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The performance in question was a performance of

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Review of An Inspector Calls... The performance in question was a performance of "An Inspector Calls", by J B Priestley, at the Playhouse Theatre, Northumberland Avenue, London. It was watched on the 24th October 2001. One noticeably unique idea behind this particular performance was how the set was arranged. The scenery on the stage was well made and there had obviously been much effort put in. The Birlings' house on the stage was quite extraordinary. It was small and detailed, displaying the Birling family's affluence and wealth. Inside the house, the rooms were elaborately furnished and fitted. The wallpaper was rich and colourful, with a jungle or plant pattern on it - a great sign of wealth around those times. There was a beautiful, imposing grand father clock in the room, intricately decorated. The table was decorated and laid lavishly, with silver cutlery and golden candlesticks. The room looked comfortable and a place where people would feel contented. This could be used to great contrast with its surroundings. The house, although small, had at least three floors: the floor on which the dining room was an upstairs and a cellar - a grand house, illustrating the class of the Birling family. The house had a balcony, and even had a golden doorknocker, showing how much attention the Birling family had paid to making their house stand out. ...read more.


They appeared during the section just after when Eric had been questioned and at the point when Eric and Sheila were being greatly affected by the inspector. They stood at one side of the stage (covering the entire of stage right) opposite to the Birling family, with Eric stood in the middle. Setting up a scene of great intensity and also curiosity, leaving the audience pondering what the idea behind that scene was and what was happening. This was an addition to the original text and quite a memorable moment. The people all seemed to be victims of the war, with the exception of the soldier (who was a partaker in the war), which could help to outline Birling's ignorance - "the Germans don't want war" - and also could be an outlook on the grim future. The people seemed to be from all different backgrounds, and seemed to cover a wide range of the world's people; representing the whole world looking at the Birlings. However, another explanation for their existence, is that they were supposed to be Eric and Sheila's conscience at this time of doubt and trauma. The people were all of the working class, perhaps encouraging the abolishment of the class system. ...read more.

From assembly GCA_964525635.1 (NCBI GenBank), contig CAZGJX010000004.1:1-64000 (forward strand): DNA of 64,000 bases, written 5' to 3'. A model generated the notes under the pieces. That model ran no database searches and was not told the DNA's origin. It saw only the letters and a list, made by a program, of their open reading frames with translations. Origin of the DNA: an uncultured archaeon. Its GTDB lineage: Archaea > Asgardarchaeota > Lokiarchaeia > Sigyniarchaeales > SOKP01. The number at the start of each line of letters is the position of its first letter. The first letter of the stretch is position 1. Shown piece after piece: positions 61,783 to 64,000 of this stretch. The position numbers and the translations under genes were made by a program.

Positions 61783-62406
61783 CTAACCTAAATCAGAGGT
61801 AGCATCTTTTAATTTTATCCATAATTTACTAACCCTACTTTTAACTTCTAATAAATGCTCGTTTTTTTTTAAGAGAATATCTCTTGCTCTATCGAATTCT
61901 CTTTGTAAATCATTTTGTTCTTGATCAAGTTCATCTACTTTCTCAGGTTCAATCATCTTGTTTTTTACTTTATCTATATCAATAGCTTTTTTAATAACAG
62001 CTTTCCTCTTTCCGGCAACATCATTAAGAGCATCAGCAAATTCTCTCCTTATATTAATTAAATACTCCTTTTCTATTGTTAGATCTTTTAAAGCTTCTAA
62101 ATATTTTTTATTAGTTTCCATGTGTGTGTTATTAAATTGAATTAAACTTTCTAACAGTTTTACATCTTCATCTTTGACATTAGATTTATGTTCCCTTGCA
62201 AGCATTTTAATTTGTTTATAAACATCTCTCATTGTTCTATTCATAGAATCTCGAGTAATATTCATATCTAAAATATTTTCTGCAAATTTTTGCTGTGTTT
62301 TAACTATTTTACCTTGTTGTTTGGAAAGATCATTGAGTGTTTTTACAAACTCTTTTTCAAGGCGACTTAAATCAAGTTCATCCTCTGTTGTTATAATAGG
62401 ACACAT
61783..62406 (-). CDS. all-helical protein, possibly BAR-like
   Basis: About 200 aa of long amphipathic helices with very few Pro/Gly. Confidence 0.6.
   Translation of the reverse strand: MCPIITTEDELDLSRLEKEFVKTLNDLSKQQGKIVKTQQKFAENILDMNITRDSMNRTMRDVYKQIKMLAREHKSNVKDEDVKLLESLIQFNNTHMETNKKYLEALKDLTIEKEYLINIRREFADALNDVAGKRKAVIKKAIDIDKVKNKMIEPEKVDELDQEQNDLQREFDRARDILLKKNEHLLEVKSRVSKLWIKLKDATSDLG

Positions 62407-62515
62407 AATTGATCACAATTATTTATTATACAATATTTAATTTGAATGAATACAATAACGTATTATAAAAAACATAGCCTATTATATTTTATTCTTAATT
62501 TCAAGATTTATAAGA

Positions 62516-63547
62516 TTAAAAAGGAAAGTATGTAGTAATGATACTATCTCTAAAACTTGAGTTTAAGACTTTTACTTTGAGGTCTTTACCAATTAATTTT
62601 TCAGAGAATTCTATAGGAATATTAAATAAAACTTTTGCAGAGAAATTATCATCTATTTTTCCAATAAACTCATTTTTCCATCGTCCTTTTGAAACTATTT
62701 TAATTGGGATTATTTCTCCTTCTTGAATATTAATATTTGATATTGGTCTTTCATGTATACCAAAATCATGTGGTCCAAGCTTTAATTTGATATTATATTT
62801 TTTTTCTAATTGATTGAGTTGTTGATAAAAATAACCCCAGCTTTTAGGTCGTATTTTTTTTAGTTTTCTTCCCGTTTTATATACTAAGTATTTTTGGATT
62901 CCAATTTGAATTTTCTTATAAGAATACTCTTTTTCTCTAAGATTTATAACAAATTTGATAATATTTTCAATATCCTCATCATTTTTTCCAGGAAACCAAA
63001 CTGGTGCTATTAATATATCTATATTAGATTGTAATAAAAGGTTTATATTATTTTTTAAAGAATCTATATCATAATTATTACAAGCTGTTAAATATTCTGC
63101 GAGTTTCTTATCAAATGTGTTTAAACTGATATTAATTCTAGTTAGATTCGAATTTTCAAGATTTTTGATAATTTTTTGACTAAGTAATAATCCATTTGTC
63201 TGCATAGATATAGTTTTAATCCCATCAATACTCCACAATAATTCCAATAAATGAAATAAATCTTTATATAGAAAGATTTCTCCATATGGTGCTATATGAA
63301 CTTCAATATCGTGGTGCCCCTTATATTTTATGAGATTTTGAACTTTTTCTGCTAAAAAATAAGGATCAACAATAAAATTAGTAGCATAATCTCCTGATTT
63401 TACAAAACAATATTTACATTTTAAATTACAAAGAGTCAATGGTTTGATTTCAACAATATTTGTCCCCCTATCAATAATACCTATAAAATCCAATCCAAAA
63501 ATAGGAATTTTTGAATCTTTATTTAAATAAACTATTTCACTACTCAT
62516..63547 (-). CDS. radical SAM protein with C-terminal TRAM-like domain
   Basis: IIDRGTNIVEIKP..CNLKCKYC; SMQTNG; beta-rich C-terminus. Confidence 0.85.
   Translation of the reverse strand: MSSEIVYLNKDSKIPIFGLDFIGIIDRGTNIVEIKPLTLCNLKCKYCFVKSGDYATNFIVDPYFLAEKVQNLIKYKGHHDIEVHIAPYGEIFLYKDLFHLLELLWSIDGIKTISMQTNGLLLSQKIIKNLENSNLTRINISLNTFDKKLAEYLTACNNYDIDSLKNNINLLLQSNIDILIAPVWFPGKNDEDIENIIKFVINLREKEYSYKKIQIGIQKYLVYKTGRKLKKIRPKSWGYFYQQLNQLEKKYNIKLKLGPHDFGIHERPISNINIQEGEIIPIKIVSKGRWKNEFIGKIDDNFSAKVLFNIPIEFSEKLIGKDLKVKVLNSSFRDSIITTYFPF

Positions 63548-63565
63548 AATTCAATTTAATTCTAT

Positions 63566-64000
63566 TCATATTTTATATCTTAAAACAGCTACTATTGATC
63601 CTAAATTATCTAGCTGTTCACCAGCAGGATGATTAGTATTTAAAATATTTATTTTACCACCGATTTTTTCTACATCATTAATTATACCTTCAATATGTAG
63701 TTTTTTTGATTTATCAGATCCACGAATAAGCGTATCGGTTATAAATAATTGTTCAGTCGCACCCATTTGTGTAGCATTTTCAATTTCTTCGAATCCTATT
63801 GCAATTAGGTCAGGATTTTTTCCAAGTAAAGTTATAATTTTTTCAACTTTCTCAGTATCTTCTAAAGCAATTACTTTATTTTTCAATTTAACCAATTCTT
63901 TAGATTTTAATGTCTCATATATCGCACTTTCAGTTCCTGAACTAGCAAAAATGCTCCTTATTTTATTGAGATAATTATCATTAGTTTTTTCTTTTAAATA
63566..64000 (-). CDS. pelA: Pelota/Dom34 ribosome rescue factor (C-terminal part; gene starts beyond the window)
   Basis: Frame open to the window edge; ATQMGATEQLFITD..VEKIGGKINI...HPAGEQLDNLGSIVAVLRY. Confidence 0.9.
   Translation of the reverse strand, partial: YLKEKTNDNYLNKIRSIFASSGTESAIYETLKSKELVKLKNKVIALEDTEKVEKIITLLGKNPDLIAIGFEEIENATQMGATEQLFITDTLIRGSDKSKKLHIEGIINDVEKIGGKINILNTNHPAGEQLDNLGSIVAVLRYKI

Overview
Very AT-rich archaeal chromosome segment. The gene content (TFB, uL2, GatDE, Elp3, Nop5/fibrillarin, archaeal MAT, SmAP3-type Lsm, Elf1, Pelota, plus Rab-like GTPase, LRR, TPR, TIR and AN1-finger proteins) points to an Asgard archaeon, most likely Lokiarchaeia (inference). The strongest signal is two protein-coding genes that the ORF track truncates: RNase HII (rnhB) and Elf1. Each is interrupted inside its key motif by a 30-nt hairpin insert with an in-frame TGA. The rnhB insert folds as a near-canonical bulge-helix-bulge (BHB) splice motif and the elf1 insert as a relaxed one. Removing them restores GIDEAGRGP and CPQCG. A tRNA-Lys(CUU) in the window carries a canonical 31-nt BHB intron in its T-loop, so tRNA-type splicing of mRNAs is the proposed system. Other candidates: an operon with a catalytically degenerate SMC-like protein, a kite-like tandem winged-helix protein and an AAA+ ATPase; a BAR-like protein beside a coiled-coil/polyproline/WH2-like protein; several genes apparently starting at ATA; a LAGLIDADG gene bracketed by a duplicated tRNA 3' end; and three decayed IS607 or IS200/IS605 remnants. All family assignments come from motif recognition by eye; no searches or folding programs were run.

It gave me a new perspective of how the play had been perceived. I had read the text and seen a televised production of the same play. All built up to give a wider perspective of how the play could have received. The playwright's ideals and hopes of a collapse of the class system had been carried through this production and had been extended on. Giving the play a refreshing, innovative depth. The collapse of the house represented the Birling's little world collapsing before their eyes and levelled them to the lower class. This introduced equality in a rather harsh and abrupt manner; however, it needed that introduction to get through to people that the upper classes would fall. That came suddenly to me and I could imagine what times must have been like. The performance used perspective in an intriguing manner that helped show how small the upper classes were, how ignorant the upper classes were and how unwilling to adapt the upper classes were. I do not feel that I was alone in enjoying the performance on the 24th October at The Playhouse Theatre and I hope that others also gained from it in a way similar to how I had been affected and in some ways enlightened about conditions of the past. I am thankful for the conditions of life nowadays... ...read more.

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